What you want to do is this. With the bag (or lining) still wrong sides out, grab the tip of one of the bottom corners of the bag and pull it into a triangle shape so that the side seam (or fold if the side isn't seamed) runs vertically through the point of the triangle. Lay it as flat as you can on your work surface to do this - it won't be totally flat as you move away from the tip of the triangle as the shape of the rest of the bag doesn't allow that, but that doesn't matter as it's only the tip of the triangle we are concerned with. Make sure it's evenly balanced so the seam is down the middle or your bag will be wonky.
Now you want to stitch across the tip of the triangle - how far down is up to you and will change the width of the bottom of the bag. The only important thing is to make sure you do all four corners (bag and lining) the same distance. I usually simply line up the tip of the triangle with the edge of the plate on my machine - then it's easy to eyeball it. I usually run back and forth across this seam 3 or 4 times for strength. Do all four corners - both on the bag, both on the lining.
Here's what the piece will look like after you've done this to both corners. This is the lining, still inside out, with pointy eared bits from where I've formed the corners.
Next, snip off the tips of the corners to get that extra fabric out of the way.
OK, handle time! Working with the outside of the bag (i.e. not the lining), turn it so that it is rightside out and lay it flat on the table with the seams lined up down the sides evenly. It's time to position the handles. Where you put the handles is up to you, but you don't want them too close to the sides of the bag, or too far towards the centre or it will be awkward to carry. I usually do mine about as you see here 1.5" to 2" from each edge. Pin one handle onto one side of the bag (don't pin through both layers!) with the handles going down as shown in the photo - they will miraculously end up the right way around once you have turned the bag, don't worry. Be sure not to twist the handle. Leave the loose ends of the handles protruding by a little bit - sticking up over the top of the bag - this is for added strength later when using the bag. If you are using made handles from fabric tubes, it's just the same. Then turn the entire piece over and attach the other handle to the other side, making sure to line it up with the first handle so they are even.
It's now time to make a bag sandwich. Keeping your bag outside with the right side facing out and the lining with the right side facing in, and being careful not to move the handles, put the bag outside INSIDE the bag inside (slip it right inside the pillowcase shape of the bag lining) and even up the edges. At this point, you can carefully move the pins to also grab the lining layer - don't move their location, just add that extra layer of fabric in. Be sure that the bag handles are pushed well down inside this bag sandwich so they won't get in the way when sewing. I also usually pin the side seams together and sometimes another pin or two at the top edge, depending on the size of the bag and other factors like the slippiness of the fabric.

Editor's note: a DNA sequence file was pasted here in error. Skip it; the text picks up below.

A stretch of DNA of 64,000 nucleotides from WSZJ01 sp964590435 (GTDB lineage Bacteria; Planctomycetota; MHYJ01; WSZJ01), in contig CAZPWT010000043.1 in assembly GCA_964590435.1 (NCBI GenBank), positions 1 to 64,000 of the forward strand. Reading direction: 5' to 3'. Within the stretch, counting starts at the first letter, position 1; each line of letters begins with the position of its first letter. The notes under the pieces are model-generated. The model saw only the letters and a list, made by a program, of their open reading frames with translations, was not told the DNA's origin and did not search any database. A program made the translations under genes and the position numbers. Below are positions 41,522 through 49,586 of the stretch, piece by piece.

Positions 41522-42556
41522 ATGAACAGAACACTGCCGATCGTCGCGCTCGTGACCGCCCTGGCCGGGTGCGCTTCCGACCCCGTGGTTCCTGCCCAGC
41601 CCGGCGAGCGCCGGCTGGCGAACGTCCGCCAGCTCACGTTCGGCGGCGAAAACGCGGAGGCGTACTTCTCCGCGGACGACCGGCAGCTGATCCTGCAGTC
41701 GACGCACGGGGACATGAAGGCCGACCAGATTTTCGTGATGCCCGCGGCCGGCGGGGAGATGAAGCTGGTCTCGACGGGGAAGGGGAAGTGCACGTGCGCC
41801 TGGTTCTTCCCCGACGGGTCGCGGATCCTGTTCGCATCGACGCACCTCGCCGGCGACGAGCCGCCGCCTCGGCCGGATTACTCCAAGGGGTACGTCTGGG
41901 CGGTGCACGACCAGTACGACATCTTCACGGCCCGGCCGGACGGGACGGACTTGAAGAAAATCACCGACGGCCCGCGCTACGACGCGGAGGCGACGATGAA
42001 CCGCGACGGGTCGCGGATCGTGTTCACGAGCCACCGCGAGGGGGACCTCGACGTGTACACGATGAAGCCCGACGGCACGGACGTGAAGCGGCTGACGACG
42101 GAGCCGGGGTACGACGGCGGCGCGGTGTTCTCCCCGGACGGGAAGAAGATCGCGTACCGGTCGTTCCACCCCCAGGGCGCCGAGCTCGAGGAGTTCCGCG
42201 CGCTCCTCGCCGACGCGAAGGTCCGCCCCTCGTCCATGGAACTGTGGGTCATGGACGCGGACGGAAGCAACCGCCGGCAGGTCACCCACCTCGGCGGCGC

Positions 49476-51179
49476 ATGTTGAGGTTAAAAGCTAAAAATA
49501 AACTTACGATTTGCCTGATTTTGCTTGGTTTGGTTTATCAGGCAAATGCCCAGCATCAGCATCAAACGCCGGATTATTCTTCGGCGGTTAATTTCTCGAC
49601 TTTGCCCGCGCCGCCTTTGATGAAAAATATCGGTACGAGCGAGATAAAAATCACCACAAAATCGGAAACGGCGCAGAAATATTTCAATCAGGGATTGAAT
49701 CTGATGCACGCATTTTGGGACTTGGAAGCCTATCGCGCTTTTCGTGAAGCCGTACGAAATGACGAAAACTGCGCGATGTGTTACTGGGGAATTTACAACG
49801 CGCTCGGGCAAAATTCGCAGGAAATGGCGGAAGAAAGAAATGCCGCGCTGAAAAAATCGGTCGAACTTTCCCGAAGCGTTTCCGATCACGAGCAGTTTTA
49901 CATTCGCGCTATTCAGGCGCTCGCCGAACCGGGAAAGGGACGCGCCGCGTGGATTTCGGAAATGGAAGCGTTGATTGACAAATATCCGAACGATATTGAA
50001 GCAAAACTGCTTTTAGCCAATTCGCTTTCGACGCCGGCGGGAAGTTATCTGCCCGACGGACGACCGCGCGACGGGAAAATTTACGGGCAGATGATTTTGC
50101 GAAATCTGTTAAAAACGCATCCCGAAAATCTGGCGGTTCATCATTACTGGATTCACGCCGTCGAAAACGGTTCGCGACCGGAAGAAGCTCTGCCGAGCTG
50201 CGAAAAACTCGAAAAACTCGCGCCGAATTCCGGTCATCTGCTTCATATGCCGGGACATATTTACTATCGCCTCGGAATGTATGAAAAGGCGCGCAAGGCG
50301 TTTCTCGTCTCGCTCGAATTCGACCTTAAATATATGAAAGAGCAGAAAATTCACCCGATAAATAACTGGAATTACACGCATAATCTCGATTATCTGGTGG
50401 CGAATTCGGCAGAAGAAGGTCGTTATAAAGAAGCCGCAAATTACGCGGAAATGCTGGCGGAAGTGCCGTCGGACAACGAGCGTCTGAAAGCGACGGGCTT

Here's a photo of the bag sandwich - before I moved the pins to the current outside of the sandwich - i.e. the sewing surface. As you can hopefully see, the right side of the bag outer is touching the right side of the lining; the wrong sides of the bag outer are touching one another and what you are holding is the wrong side of the lining. Clear as mud? Trust me, it's much easier when you actually have it in front of you. It is very important that you get it the right way around, though, or your bag won't come out right when you turn it.
Easy step now. Stitch around the top of the bag, all the way around (be sure to only sew through two layers & one set of handles at a time!) . I usually go around at least twice, for strength, and often I do an extra backstitch and forward stitch across where the handles are attached. While stitching make sure the handles remain down inside the bag out of the way and don't get caught up in the sewing.
OK, you should now have this weird sandwichy thing, inside out, with the handles inside. This is where the gap you left in the side or bottom seam comes into its own. Open the gap, reach into it, and carefully pull the bag through, turning the lining right side out as you pull the outside of the bag through, like this:
At this point, especially if it's the first time you've ever made a bag this way, you will go "Oh, I get it" as you see the handles emerge - it really does seem like it's never going to work until you get to this point!
But before you shape it into a proper bag, you need to quickly stitch up the gap in the seam where you pulled it through. This gap will either be in the side or the bottom of the lining. I just topstitch it neatly as it will be in the lining and will barely show, but if you are really worried, you are free to stitch it however you like!
Now you can finish tucking the lining inside the bag and pushing the corners out, etc. In theory, you could stop at this point, I suppose, but I never do - for better looks and stability, it's worth taking just a moment more to topstitch around the outside of the top edge of the bag (you may wish or need to press the bag before you do this, depending on your fabric).
The topstitching, as I said, not only helps keep the lining inside and the handles in place, but it makes the bag lay flatter and look nice:
Number two bag of five! This one still took under an hour, even though I had to keep stopping at every step and work out what to photograph. In fact, it's taken me far longer to write this tutorial than it would have to go upstairs and make another bag...